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IntoTheMinds consulting blog
Advice in Data & IT

Get control on tracking with Google MyActivity. True or not ?

It’s now official. Companies went too far as far as data collection is concerned.

How can I make such a bold statement? My argument is that Google made a very important move which is a sign that something is changing. Google now gives you the right to see which data it collects on you and to oppose data collection methods. This is made possible through Google MyActivity.

Screenshot of my Google activity as displayed in Google MyActivity

The most obvious way for you to refuse data collection would be to use TOR instead of Google. After all, the user choses to go on Google.com, Sergey Brin recalled in an interview :

“People come to Google because they chose to. We don’t trick them”

For sure I don’t believe Google really gives you the possibility to stop tracking in Google MyActivity. Maybe Google actually just adds the information “this user has deactivated tracking” to your profile and tunes its results to give you the illusion of more randomness, of more serependity. The business model of Google is based on capturing the data through a variety of services (Gmail, Picasa, Maps, …) which we are -let’s admit it- addicted to. Each service allows Google to learn specific habits, specific behavioral traits. How likely is it that Google would give power back to the user and allow him / her to block the access to his / her behaviors ? Very unlikely in my opinion.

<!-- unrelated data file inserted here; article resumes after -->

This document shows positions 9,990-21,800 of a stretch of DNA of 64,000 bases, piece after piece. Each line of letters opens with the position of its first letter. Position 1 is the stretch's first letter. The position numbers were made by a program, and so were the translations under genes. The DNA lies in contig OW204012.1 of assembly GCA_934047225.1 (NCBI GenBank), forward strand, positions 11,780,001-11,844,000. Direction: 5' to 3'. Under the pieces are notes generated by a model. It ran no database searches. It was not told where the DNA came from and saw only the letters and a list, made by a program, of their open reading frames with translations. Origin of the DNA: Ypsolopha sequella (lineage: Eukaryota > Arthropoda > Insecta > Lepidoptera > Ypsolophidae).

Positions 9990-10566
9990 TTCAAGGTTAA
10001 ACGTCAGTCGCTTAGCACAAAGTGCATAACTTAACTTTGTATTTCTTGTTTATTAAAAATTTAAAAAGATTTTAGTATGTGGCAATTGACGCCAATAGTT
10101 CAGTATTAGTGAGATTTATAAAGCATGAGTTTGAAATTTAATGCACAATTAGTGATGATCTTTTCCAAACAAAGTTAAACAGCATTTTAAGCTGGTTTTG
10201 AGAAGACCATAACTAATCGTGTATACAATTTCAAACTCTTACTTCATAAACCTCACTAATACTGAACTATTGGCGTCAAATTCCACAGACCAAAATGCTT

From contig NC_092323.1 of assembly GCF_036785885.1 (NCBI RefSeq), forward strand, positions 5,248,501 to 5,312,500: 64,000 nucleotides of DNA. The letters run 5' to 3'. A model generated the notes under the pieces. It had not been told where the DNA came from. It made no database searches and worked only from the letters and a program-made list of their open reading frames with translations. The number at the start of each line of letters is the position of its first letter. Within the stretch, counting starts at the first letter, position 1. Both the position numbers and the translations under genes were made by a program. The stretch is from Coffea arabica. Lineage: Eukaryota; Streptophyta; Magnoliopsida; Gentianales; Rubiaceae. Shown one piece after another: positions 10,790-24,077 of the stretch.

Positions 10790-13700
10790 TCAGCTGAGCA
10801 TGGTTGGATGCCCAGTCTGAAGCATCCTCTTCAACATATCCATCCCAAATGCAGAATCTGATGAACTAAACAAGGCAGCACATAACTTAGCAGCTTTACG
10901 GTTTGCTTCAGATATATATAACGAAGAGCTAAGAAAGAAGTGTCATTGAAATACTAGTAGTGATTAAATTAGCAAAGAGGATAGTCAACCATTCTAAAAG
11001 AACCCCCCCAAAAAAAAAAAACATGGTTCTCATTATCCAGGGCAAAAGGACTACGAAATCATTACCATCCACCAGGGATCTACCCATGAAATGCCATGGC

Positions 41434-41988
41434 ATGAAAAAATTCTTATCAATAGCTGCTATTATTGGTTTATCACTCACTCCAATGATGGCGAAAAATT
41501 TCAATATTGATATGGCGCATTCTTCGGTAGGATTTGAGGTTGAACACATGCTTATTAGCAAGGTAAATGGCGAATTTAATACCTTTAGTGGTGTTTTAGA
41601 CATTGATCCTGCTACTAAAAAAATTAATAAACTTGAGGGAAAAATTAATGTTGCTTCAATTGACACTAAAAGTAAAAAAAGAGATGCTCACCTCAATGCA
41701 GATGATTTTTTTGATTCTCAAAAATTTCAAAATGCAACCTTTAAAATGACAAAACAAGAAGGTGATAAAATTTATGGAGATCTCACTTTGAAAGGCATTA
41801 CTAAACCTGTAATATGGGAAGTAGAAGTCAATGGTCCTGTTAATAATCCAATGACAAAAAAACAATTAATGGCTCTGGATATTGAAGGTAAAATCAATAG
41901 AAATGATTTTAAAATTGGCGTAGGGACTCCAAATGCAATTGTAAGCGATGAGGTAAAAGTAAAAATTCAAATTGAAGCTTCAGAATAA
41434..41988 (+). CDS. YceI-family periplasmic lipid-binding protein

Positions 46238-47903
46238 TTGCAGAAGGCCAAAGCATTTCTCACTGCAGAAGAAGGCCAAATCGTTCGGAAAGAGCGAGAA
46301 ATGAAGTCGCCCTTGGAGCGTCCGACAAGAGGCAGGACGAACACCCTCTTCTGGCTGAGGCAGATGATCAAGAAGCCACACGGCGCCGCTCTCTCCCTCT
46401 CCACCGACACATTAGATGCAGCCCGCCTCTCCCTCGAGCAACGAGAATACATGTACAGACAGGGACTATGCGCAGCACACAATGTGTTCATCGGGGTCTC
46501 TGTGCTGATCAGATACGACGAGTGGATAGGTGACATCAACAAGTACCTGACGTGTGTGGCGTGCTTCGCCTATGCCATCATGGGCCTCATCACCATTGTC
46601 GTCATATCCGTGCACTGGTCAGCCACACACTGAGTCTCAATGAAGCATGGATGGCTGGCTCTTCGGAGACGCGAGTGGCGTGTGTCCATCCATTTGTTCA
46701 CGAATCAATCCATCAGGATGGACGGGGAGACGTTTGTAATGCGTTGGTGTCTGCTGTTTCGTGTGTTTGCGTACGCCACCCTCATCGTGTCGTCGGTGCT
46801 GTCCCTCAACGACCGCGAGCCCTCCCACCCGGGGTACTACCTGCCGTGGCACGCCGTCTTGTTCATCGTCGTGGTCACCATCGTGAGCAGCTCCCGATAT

However Google’s announcement echoes the growing concerns of users towards privacy. Firms went too far. The Internet is not this open place anymore where people could freely express their opinions. Data is traded in all opacity. Big Data is passé. The next data revolution is transparency : processing transparency, data collection transparency.


Pierre-Nicolas est Docteur en Marketing et dirige l'agence d'études de marché IntoTheMinds. Ses domaines de prédilection sont le BigData l'e-commerce, le commerce de proximité, l'HoReCa et la logistique. Il est également chercheur en marketing à l'Université Libre de Bruxelles et sert de coach et formateur à plusieurs organisations et institutions publiques. Il peut être contacté par email, Linkedin ou par téléphone (+32 486 42 79 42)

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